Certain skills are straightforward to list on your resume. It’s pretty clear what you mean when you list safety certifications or the ability to operate certain machines. It can be more of a challenge to convey soft skills like problem solving, leadership, and communication. After all, how can a potential employer reading that list know that those words are more than just fluff?

Because soft skills are incredibly important in the workplace, however, it’s important for them to come across in your resume. Below, we’ll walk you through the most effective way to convey those skills – and present yourself as a well-rounded candidate before you’ve even scheduled an interview. 

First, consider what soft skills your intended job requires. Will you be leading a team? Expected to solve problems on the fly? Is there a customer service component? From there, come up with a list of three to five basic soft skills that you can list alongside the technical skills on your resume. For example, if you’re applying for a quality control position, you might list skills like “attention to detail” and “time management.” Even if a bulleted list doesn’t feel illustrative, it’s still important to have as it will underscore the areas of your resume where you can better demonstrate your soft skills.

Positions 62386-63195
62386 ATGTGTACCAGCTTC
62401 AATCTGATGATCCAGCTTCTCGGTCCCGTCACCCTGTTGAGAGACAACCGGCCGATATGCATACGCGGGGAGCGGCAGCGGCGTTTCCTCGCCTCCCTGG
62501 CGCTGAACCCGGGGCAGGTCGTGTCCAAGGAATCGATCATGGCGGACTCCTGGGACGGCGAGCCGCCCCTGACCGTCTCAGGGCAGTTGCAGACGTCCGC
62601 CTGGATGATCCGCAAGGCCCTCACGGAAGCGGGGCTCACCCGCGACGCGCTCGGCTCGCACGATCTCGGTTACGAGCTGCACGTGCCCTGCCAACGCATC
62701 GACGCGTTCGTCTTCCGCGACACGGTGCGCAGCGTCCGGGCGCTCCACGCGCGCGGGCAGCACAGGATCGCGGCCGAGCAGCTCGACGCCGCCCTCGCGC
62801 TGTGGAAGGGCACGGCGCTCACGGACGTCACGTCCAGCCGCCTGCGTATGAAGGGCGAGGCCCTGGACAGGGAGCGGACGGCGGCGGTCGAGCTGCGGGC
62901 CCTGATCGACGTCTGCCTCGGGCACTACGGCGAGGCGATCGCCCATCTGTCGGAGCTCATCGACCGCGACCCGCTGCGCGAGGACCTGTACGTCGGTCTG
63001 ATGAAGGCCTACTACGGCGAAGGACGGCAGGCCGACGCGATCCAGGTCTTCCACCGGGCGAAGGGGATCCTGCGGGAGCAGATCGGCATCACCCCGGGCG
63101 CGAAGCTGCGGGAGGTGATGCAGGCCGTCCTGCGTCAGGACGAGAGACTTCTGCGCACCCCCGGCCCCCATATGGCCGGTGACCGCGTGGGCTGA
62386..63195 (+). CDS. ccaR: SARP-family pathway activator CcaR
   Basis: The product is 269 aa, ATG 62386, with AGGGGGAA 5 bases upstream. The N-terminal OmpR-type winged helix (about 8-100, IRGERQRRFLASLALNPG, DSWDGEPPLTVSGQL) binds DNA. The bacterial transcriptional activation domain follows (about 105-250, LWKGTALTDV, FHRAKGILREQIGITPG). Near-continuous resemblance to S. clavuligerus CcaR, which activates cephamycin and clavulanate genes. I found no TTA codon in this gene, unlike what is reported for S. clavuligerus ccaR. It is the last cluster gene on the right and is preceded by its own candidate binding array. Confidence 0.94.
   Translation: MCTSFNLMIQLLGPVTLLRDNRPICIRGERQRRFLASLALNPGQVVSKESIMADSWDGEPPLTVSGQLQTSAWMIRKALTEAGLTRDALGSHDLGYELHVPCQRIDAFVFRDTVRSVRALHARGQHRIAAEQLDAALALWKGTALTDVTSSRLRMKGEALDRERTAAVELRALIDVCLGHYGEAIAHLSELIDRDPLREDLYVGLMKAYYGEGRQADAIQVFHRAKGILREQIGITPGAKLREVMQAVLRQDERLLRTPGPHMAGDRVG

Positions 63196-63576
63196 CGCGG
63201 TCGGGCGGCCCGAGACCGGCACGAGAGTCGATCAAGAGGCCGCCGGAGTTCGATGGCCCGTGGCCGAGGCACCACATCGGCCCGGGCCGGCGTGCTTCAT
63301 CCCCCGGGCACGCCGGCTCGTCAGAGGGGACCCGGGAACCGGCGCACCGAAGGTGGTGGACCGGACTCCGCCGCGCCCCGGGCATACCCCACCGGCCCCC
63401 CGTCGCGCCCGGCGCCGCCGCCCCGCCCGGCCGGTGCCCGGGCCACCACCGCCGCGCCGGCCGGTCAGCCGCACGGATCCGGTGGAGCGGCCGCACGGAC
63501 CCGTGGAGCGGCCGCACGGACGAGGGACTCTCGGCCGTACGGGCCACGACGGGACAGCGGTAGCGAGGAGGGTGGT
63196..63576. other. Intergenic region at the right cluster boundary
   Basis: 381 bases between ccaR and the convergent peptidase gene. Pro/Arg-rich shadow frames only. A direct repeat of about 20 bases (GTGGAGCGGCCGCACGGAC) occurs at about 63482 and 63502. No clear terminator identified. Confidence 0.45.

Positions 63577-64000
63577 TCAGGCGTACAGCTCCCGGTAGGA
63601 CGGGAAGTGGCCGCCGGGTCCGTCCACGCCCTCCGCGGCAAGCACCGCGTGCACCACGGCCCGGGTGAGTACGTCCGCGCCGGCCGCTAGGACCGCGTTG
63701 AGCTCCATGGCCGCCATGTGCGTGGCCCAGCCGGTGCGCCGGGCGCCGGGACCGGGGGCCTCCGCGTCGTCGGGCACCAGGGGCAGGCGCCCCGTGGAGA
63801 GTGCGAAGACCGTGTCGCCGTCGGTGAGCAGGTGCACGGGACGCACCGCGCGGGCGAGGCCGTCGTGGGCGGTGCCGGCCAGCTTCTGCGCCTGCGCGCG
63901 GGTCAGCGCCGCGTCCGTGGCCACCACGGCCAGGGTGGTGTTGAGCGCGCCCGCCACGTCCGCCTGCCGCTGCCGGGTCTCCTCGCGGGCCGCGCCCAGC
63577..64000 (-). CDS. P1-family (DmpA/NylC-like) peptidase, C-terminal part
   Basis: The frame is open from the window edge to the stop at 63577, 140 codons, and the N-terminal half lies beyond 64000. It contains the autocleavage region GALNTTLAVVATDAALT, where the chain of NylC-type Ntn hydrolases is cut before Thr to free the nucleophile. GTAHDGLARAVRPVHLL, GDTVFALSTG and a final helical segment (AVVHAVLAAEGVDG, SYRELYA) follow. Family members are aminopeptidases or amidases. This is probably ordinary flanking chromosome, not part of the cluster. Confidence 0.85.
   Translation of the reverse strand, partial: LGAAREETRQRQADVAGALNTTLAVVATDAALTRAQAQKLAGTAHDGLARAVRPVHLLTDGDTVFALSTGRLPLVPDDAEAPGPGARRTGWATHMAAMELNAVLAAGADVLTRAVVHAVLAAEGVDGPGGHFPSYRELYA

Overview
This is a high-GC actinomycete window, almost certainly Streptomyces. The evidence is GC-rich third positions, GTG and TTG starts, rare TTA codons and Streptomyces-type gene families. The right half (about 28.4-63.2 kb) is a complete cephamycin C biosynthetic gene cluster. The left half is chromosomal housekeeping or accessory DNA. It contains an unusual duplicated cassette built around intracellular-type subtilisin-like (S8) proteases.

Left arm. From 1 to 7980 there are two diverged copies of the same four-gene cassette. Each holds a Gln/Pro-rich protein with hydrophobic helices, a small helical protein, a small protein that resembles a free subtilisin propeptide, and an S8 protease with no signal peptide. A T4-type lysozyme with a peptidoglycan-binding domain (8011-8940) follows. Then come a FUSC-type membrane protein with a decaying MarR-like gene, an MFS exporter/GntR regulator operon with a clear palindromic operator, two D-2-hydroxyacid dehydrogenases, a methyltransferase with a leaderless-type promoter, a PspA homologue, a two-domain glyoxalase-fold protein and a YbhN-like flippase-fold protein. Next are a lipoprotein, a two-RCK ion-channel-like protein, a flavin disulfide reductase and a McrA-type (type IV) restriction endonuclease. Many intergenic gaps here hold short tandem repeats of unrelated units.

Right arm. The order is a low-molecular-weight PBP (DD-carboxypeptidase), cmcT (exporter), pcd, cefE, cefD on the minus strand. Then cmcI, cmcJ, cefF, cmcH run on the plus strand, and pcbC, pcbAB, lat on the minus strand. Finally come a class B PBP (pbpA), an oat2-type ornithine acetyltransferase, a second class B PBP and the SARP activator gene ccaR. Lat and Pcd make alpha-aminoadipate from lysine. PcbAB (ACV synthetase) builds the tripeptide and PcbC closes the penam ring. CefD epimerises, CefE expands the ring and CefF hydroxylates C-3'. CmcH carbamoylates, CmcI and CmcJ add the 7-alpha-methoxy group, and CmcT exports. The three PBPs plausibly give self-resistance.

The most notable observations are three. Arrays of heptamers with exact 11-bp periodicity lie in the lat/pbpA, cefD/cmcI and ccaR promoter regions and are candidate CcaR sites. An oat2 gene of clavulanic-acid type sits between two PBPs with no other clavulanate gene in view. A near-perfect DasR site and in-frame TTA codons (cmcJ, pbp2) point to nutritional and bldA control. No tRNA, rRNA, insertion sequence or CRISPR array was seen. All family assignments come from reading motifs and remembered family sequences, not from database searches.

Those other areas of your resume are where your soft skills can really shine. Once you’ve got your list, consider your past work experience. Where did you make use of those particular skills? If you’re applying for a supervisory position and you’ve listed “leadership” in your skills section, be sure to expand on it in your experience section. Be specific – if you’ve led a team in the past, say how many people reported to you. You can mention mentoring a subordinate who got a promotion, or educating a team on new technology. 

You may also want to consider adding a summary to the top of your resume. The summary should be two to five sentences long and appear right under your contact information. Again, whatever you highlight here should be consistent with the list of soft skills that appears in your skills section. Your soft skills are, after all, just as important (and sometimes even more so) than your technical skills. Any potential employer will appreciate the effort you’ve made to emphasize them on your resume. 


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